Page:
Hey, maybe some boys have worked that out – why so few babies are now being made and why there are so many single lonely girls age 40 and above.

But no. Those things are because, as so many around here know to their personal & financial cost, ageing white males are Planet Wrecking Monsters
Add Buck-Passing to that list at the top.

Just one more little reason why Western Society/Civilisation is currently in its death throes.

Nice try tho hun

MarkW
Reply to  Peta of Newark
January 6, 2021 6:22 am

The saying that “butter wouldn’t melt in their mouths” is an insult, not a compliment.

January 6, 2021 12:47 am

Thank you. I will add that to my long list of weird climate impact studies much of which has come from reading wuwt.

observa
January 6, 2021 1:09 am

And in more chaotic climate news sudden stratospheric warming may bring the Beast from the East down on all your heads-
Scientists Warn of an ‘Imminent’ Stratospheric Warming Event Around The North Pole (msn.com)
or kill your mangroves unless your SUV goes into lockdown.

Joel O’Bryan
January 6, 2021 3:02 am

The ITCZ shift I thought was established as a likely consequence of the Malinkovitch cycles and where the planet is today versus 8Kya. more specially a reduction in NH daily average insolation that peaked 8Kya and has fallen since, causing the ITCZ to return it a more southerly latitude.

i also note that definition of “climate change” conveniently changes like a chameleon for rent seekers.

Crispin Pemberton-Pigott
Reply to  Joel O’Bryan
January 6, 2021 5:11 am

No one has mentioned yet the very clear evidence in the UK of a steep drop in temperature at the same time, with nascent agriculture stopping suddenly for several centuries. The tree species changed swiftly and the climate cooled.

This is consistent with a change in the latitude of the ITCZ. It also stopped raining in the Sahara at the same time.

Further, the water pumped from southern Libya in Ghadaffi’s big irrigation schemes was “5000 years old”. Environmentalists were decrying the exploitation of the resource because obviously it doesn’t rain now, so the water is not being used sustainably.

Well, how can it be? It stopped raining there and unless the world warms appreciably the ITCZ will not move north again. I’m not convinced humans can affect the weather enough to cause a change that large, when obviously there are natural forces preventing it.

One idea is that the Earth was hit by a high velocity meteor at a high latitude. This would induce a wobble that could have shifted the position of the Pole about half a degree. The interesting side effect of that is a significant change in sea level at 45 degrees but not at the equator or poles. The evidence for this is in ancient sea shores of Eastern Ireland and eastern Australia. Fairbridge investigated the latter noting that sea level was 2 m higher at the time.

There was a similar smaller incident in 1650 BC approx, also possibility a meteor strike with an attendant cooling cloud. Maybe the sudden cooling of 535 AD is a pointer – it was caused by a large volcanic eruption.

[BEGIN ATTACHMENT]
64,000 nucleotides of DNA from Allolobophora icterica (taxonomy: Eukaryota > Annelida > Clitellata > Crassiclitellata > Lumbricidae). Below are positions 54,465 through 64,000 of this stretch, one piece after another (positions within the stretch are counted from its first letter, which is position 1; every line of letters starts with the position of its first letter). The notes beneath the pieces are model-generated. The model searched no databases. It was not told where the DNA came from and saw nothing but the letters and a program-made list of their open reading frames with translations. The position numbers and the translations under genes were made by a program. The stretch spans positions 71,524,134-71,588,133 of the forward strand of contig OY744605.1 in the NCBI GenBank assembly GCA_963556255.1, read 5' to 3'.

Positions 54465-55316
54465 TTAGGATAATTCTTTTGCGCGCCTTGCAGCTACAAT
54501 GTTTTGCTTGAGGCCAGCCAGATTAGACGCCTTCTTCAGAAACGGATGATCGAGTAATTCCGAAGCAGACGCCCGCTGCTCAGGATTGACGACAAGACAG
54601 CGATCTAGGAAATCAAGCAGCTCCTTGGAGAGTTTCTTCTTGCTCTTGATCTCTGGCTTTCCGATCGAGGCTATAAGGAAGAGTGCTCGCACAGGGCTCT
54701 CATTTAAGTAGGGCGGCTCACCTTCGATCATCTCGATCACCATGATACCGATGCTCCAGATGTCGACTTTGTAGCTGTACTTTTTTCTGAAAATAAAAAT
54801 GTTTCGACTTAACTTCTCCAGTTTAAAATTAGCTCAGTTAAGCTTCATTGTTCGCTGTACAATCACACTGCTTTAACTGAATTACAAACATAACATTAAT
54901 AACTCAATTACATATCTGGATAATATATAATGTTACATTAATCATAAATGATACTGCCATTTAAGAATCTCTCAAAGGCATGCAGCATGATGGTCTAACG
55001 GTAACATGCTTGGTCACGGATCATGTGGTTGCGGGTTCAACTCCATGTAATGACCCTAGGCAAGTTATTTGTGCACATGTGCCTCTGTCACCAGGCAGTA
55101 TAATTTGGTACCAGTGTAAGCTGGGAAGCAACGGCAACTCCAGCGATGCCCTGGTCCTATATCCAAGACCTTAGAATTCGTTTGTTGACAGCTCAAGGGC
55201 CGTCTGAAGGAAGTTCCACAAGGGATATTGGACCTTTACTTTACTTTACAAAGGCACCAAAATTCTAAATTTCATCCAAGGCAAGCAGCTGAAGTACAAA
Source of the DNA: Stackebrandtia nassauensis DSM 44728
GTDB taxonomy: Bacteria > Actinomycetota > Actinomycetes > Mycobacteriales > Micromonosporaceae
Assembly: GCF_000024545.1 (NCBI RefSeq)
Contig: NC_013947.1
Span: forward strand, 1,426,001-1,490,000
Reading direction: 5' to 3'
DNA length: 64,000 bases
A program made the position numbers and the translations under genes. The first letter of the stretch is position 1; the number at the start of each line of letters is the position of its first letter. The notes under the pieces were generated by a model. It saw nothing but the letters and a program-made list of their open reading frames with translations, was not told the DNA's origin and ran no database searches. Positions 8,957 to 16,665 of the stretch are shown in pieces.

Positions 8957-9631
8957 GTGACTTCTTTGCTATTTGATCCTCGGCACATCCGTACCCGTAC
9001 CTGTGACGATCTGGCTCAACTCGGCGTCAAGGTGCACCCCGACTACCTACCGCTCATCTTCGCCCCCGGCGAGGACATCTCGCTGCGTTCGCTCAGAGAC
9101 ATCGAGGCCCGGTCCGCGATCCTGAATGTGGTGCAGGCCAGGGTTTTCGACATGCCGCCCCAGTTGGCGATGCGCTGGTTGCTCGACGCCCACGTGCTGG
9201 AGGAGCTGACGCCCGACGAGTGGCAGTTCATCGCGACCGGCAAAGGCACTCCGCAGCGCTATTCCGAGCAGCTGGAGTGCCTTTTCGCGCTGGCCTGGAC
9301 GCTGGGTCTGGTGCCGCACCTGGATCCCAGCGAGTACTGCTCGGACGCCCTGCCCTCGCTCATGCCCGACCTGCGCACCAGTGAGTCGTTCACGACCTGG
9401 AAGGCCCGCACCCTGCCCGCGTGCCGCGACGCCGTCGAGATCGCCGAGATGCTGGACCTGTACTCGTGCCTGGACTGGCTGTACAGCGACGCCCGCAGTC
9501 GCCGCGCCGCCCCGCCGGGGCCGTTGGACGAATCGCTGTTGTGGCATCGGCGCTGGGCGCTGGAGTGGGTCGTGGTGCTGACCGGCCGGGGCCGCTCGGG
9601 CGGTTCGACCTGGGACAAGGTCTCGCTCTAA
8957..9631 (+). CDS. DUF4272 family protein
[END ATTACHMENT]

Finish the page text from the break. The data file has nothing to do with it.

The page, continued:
Rainer C. Ment
January 6, 2021 4:51 am

It should be “Womangrove in Owoman” …

Reply to  Rainer C. Ment
January 6, 2021 11:55 am

No, that’s actually not very PC.

Can’t you see…’woman’ has the dreadful word ‘man’ in it. ‘Man’ must henceforth be replaced by ‘person’. Oh, wait a minute…actually ”person has that awful sexist term ‘son’ in it. We need to shorten it to the gender neutral ‘per’. Then everyone’s happy, so the title actually becomes not your : ‘Womangrove in Owoman’ but ‘Pergrove in Oper”.

Simple isn’t it.

Philip
January 6, 2021 5:13 am

Archaeological findings also speak against a man-made ecological catastrophe,” she says. “It is true that there were humans living in the coastal regions who used the mangroves as firewood. However, they were nomads who did not build permanent settlements. This meant that their need for wood was relatively low – low enough to rule out overuse as a cause.”

As thrilled as I am that in this case man isn’t the culprit. I really don’t see how being nomadic means, “that their need for wood was very low.”
Wood, I’d bet, was the primary fuel resource 6000 yrs ago. These nomads probably cut a fair bit as they passed through, taking advantage of this resource. Even to carrying much of it off for future use. And it could be green wood at the time of cutting. Frequent cutting could have introduced an invasive grass say. Not that I want to leave behind any ammunition to start blaming man. It’s just that IMO the language used to explain so much of climate science presumes too much. Very little in this world were change is concerned is all of one thing. If you ask me, in the name of science, climate is a pigeonhole that is having a lot of square pegs driven into it.

There is nothing permanent except change. -Heraclitus

gringojay
Reply to  Philip
January 6, 2021 12:18 pm

Concievably those nomads had livestock. If so, then an appreciable amount of their fire substrate would have been dry dung; which is easier to collect than going among mangroves for fuel risking a twisted ankle.

Philip
Reply to  gringojay
January 6, 2021 3:46 pm

All the more reason to take advantage of a wood source as they passed through the area.

tty
Reply to  Philip
January 6, 2021 2:01 pm

Invasive grass??? Let me guess, you have never seen a mangrove forest.

Philip
Reply to  tty
January 6, 2021 3:41 pm

I have. And sea grasses too.

tty
Reply to  Philip